By the time I was ready to go in May I was back down to 135. I wanted to get ten more pounds off. Plus, I wanted to pass the pack test. I had until July for the pack test. I started running, lifting weights, and mixed workouts at this point. By July I was down to 125 and passed the test with a 1 minute and 45 seconds to spare.

I kept up my workouts—mainly because I didn’t get along with my roommate and didn’t have a lot else to do except hike on my off days.

However, when I went to my next job in Kentucky I started to slack off. I still puttered around but it was equivalent to my intermural sports days.

Then, in January 2014 I slipped on some ice and banged my knee and didn’t want to do my “bare minimum” work outs. By March I was back up to 135/140. But I was able to maintain that for a while.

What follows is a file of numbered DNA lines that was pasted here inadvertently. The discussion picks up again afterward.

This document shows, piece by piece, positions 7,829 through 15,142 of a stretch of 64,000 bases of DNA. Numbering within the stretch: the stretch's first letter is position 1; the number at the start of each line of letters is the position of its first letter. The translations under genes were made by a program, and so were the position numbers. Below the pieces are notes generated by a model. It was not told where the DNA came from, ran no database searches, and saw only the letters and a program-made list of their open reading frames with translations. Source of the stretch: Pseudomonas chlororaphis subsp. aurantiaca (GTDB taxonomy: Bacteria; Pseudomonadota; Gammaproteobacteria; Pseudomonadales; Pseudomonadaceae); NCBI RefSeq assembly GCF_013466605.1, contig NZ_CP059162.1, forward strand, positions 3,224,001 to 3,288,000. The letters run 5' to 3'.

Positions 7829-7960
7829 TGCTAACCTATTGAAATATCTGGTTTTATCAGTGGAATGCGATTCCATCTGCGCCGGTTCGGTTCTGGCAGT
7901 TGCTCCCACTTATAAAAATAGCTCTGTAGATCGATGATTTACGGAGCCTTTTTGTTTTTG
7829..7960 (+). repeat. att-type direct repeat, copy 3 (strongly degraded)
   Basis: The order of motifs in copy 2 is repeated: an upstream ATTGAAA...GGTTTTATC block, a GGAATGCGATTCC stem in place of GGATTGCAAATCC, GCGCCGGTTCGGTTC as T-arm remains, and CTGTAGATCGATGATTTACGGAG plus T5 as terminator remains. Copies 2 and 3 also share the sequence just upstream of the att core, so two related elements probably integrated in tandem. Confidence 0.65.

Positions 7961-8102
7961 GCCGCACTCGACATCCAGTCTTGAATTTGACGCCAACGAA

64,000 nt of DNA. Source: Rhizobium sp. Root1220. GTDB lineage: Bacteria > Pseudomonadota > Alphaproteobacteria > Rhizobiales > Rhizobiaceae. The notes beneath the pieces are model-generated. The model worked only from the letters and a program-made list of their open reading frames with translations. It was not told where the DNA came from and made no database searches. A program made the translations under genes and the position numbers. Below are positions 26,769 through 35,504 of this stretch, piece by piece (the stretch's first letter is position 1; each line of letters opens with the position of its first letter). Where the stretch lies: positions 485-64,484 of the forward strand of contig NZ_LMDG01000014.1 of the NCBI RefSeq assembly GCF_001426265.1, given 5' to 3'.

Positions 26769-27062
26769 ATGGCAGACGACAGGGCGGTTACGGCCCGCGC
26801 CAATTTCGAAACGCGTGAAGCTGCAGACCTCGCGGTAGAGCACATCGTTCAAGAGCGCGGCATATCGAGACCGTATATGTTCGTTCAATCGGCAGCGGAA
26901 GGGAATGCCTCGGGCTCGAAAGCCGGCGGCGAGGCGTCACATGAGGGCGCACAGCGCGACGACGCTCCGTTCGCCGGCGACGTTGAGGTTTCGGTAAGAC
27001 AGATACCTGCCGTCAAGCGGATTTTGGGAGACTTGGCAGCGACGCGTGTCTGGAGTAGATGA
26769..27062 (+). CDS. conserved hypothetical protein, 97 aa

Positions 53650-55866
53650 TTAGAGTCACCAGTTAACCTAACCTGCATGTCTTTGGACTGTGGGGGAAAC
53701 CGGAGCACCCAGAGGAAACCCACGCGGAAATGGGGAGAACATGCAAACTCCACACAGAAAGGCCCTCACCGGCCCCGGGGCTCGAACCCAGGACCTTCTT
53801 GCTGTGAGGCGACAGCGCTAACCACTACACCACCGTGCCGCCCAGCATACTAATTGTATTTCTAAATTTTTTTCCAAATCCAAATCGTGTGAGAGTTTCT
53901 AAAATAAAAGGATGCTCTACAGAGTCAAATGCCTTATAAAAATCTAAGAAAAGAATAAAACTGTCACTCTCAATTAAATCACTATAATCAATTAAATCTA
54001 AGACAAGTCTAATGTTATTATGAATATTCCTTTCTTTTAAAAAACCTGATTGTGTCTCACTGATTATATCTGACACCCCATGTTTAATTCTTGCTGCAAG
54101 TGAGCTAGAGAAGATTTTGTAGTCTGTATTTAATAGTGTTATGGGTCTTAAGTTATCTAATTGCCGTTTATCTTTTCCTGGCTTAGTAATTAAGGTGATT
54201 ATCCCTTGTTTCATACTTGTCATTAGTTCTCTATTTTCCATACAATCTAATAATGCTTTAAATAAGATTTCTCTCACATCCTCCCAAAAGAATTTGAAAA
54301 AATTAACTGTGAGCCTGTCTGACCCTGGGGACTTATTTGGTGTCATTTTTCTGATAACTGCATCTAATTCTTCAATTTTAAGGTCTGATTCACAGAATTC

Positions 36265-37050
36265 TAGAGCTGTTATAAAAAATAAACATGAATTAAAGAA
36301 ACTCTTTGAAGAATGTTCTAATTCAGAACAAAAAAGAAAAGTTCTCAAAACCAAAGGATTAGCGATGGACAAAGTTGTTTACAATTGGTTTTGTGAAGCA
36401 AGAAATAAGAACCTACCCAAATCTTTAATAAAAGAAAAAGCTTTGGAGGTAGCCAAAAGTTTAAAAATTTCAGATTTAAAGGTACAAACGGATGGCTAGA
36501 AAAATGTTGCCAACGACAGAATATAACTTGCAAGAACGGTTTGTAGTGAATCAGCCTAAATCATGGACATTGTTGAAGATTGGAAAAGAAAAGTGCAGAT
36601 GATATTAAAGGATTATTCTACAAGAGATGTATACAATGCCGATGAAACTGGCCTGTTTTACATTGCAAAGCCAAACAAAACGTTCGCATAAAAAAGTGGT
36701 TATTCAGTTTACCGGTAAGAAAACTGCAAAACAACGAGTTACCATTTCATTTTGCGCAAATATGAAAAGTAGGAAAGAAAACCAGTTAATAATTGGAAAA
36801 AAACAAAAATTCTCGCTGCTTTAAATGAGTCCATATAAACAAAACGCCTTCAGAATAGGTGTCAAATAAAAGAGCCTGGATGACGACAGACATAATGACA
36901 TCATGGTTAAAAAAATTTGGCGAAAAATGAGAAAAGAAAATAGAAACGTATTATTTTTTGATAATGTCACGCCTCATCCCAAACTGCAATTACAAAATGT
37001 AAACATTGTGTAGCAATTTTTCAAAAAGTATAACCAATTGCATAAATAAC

It’s been seven years again and I had a little boy and I’m back at the turning point. However, I clocked in at 170 pounds this time.

Which means I’m losing because after birth I was right at 200 pounds. But I need to lose more.

I’m going to do what I did last time.

Walk my ass off. Only with two dogs and a toddler.

Because walking is low impact, free, and really the best way to start working your way up to doing more rigorous workouts.

It might take six months, but it has better returns in the long run. It might take less time carrying this 25 pound toddler.

I’ll probably make weekly updates because time is a luxury right now. Join me for low impact, moderation friendly, potato fitness model adventures!

Although… I might not start officially until January. Holiday Snacks and all…

Keep Wandering,

BJ

Published by BJ

I've always enjoyed the outdoors; I love camping, kayaking, and canoeing. However, I decided to break out the hiking boots for longer than a day or two and dive into the world of backpacking.